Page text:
Mr. H. and I were at Mike and Toney's house in North Carolina last Friday and everyone was happy. Today, exactly one week later, they were at our house and we attended his father’s funeral.

I can’t see how my emotional binge of last Sunday and the death of our son-in-law’s father could be related, but it's a well-known fact that highly sensitive people feel things more deeply than the non-sensitive. Some believe they're also extremely intuitive.
That would explain a lot, wouldn't it?

Thursday, October 18, 2012

Time Flows Like A River~

Mr. H. and I are planning a trip to North Carolina this weekend to visit our oldest daughter and her family. We’re really looking forward to it! With everyone so busy these days, we don’t get to see them nearly as often as we’d like. It seems her two kids grew up when we weren't looking! Her son has already graduated from college and is working, while her daughter is in her third year of college. Seems like just yesterday they were coming to visit with two energetic toddlers who turned the house upside down!

We were always happy to have them visit, but when they left, we had to rest for at least two days! To say they were active kids would be an understatement. And I’ve never seen little kids survive on so little sleep. My daughter would not allow afternoon naps because that meant they wouldn’t want to go to bed at night. So all the sleep they got was from about 8:30 to 9 P.M. until around 6:30 A.M.

Well, no morning person this gal; that was pure torture for me! During the winter months, it was still dark when they woke us and I had to get up and start cooking breakfast. Then it was a whole day of playing games and chasing after them, making lunch and dinner and bedtime snacks. It’s just a good thing we were much younger then.

Somehow, we survived those visits, but as happy as we were to see their headlights as they pulled into the driveway, I must confess, we were sometimes just as happy to see their taillights moving out of the driveway as they were leaving, the smiling and waving continuing until they were out of sight. The love you feel for your children and grandchildren is genuine but it doesn’t stop you from getting exhausted, especially when their schedule is totally different from yours.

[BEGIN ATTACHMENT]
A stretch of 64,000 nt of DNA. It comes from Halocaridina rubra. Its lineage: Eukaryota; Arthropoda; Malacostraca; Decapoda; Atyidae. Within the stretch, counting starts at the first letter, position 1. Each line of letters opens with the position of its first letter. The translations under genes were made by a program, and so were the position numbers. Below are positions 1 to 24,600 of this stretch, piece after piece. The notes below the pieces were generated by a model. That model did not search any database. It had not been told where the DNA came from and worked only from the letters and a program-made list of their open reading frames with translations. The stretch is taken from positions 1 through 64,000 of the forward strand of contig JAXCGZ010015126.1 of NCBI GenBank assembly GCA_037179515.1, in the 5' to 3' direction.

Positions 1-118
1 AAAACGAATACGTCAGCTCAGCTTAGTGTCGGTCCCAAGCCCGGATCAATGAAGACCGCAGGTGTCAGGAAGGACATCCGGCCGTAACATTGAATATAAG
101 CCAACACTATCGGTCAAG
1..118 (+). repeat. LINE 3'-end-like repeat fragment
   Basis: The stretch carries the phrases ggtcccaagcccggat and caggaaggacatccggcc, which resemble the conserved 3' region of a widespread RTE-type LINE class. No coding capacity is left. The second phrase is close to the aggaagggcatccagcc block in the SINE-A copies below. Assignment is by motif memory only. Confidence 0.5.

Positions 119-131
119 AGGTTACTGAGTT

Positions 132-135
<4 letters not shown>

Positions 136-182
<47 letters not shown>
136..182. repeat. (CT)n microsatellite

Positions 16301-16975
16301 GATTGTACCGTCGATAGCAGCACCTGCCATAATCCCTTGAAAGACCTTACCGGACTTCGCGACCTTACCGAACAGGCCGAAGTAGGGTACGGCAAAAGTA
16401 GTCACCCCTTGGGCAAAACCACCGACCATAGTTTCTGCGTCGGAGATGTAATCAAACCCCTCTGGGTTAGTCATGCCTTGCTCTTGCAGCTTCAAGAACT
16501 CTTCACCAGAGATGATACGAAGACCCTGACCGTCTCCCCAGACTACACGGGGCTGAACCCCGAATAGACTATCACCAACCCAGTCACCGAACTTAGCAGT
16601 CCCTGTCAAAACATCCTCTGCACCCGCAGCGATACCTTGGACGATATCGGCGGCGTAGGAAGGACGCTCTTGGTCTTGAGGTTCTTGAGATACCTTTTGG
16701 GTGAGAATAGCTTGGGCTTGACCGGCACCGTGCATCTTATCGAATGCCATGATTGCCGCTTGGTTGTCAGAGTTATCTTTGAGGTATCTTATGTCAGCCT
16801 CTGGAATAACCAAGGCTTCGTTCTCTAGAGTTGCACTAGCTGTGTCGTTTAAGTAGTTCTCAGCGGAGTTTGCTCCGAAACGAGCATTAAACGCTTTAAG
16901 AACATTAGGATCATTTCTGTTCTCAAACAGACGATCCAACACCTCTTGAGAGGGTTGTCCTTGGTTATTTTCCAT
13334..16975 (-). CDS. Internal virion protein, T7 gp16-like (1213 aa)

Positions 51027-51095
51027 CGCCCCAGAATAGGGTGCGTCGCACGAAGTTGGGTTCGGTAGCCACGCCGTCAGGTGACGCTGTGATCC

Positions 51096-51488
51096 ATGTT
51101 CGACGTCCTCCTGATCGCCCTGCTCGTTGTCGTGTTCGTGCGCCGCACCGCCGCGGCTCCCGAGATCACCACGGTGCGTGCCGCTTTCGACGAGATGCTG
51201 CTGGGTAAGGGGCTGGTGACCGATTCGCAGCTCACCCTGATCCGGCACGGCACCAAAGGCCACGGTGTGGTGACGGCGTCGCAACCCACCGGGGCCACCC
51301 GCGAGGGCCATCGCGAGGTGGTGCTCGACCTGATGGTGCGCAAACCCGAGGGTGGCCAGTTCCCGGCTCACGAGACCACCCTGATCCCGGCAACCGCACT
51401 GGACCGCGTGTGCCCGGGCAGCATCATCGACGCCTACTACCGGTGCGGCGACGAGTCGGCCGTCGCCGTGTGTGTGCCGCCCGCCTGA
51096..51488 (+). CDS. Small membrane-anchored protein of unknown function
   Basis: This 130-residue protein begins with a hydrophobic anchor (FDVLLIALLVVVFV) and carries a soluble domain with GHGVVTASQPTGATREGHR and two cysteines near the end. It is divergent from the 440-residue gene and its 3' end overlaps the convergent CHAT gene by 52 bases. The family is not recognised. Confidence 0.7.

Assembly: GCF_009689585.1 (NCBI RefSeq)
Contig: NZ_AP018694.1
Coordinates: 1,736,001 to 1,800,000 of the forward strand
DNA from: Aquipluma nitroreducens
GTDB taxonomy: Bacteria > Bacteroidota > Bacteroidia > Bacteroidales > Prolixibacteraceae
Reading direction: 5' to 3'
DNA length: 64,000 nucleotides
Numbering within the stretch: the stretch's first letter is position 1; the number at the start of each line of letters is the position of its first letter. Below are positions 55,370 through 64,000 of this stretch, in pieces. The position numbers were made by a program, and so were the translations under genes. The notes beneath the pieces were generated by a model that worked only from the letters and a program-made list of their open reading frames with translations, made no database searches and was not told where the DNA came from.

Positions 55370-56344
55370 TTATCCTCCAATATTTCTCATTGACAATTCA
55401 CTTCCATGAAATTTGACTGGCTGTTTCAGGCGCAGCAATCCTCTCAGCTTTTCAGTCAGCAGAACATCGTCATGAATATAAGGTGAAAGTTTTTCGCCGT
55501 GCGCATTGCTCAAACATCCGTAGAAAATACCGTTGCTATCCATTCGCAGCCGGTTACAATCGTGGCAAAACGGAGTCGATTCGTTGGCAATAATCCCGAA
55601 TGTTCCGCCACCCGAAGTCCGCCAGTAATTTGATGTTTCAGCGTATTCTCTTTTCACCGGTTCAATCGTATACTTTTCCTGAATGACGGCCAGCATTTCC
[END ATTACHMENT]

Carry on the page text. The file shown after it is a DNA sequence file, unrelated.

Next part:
The years passed, the kids started school, began making friends and getting involved in their own activities, and the visits became fewer... and fewer. Guess what? We miss those hectic times! As we watched them grow up - from afar - we would love to have stopped time or gone back a few years. But, as you know, we can't do that. Once a day is gone - it's gone forever! The only way we can go is forward.

Now, we visit them about twice a year and, of course, we have phone calls and e-mail. And they always come home for the major holidays. These are wonderful times. The holiday memories will live forever in all of us!

We have other grandchildren who live closer and have spent more time with us, so we don’t have this feeling of “missing” so much of their lives like we do with the two who’ve always lived several hundred miles away.

And yet, they’ve grown up quickly, too. Time seems to evaporate. If only we could hold onto the special times forever. But we cannot. That's why we must squeeze every bit of joy possible from each day, and cherish each moment we spend with those we love. 

Remember, tomorrow, today will be yesterday!

Monday, October 15, 2012


As Mr. H. and I were driving home from a little outing this evening, we heard John Tesh on the radio offering one of his well-researched suggestions. He said if you have trouble with your eyes tearing up when you chop onions, just stick your head in the freezer for a few minutes. We looked at each other, paused for a few seconds, and then laughed aloud.

After several meaningless remarks, we agreed that we wouldn’t be trying JT’s suggestion because we’d rather have tears coming out of our eyes than have “eye-sicles” hanging from them.


Yes, of course. But anything that makes you laugh can’t be all bad, can it?

Here's another one of JT's offerings that's a little more serious:

Did you know you could be spending 40 hours every week doing something that’ll kill you? It’s sitting! Here are some ways researchers say that sitting damages our health:

      • It ruins your sleep! When you sit still for long periods, fluid builds up in your legs. And when you eventually stretch out in bed that fluid travels up to your throat muscles causing them to swell. And that can quickly lead to sleep apnea – where you partially wake up several times an hour just to breathe. Even if you don’t realize you’re waking up – you’re not getting quality rest.
     • It makes your rear end bigger! That’s because sitting puts weight on the fat cells in your rear – causing them to produce twice as much fat, at a faster rate, as when you’re standing. And worse – when we sit or lie on fat cells, they produce more triglycerides, the fat that increases your risk of stroke.